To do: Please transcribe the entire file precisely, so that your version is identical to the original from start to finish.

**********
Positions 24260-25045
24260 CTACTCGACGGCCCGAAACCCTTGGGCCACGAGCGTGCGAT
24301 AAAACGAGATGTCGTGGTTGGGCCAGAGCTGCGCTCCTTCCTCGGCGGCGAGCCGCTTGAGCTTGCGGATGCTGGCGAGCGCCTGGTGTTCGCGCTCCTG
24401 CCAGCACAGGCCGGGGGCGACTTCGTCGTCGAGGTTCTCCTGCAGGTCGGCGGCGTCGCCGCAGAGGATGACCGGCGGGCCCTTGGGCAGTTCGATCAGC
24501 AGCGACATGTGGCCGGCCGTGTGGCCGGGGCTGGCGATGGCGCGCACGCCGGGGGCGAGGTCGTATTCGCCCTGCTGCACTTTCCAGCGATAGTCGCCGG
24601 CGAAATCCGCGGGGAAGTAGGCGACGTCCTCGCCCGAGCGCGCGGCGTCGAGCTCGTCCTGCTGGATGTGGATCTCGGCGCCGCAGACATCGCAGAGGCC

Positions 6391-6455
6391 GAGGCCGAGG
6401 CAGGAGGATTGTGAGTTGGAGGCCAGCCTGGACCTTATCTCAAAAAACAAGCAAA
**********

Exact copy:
Positions 24260-25045
24260 CTACTCGACGGCCCGAAACCCTTGGGCCACGAGCGTGCGAT
24301 AAAACGAGATGTCGTGGTTGGGCCAGAGCTGCGCTCCTTCCTCGGCGGCGAGCCGCTTGAGCTTGCGGATGCTGGCGAGCGCCTGGTGTTCGCGCTCCTG
24401 CCAGCACAGGCCGGGGGCGACTTCGTCGTCGAGGTTCTCCTGCAGGTCGGCGGCGTCGCCGCAGAGGATGACCGGCGGGCCCTTGGGCAGTTCGATCAGC
24501 AGCGACATGTGGCCGGCCGTGTGGCCGGGGCTGGCGATGGCGCGCACGCCGGGGGCGAGGTCGTATTCGCCCTGCTGCACTTTCCAGCGATAGTCGCCGG
24601 CGAAATCCGCGGGGAAGTAGGCGACGTCCTCGCCCGAGCGCGCGGCGTCGAGCTCGTCCTGCTGGATGTGGATCTCGGCGCCGCAGACATCGCAGAGGCC

Positions 6391-6455
6391 GAGGCCGAGG
6401 CAGGAGGATTGTGAGTTGGAGGCCAGCCTGGACCTTATCTCAAAAAACAAGCAAA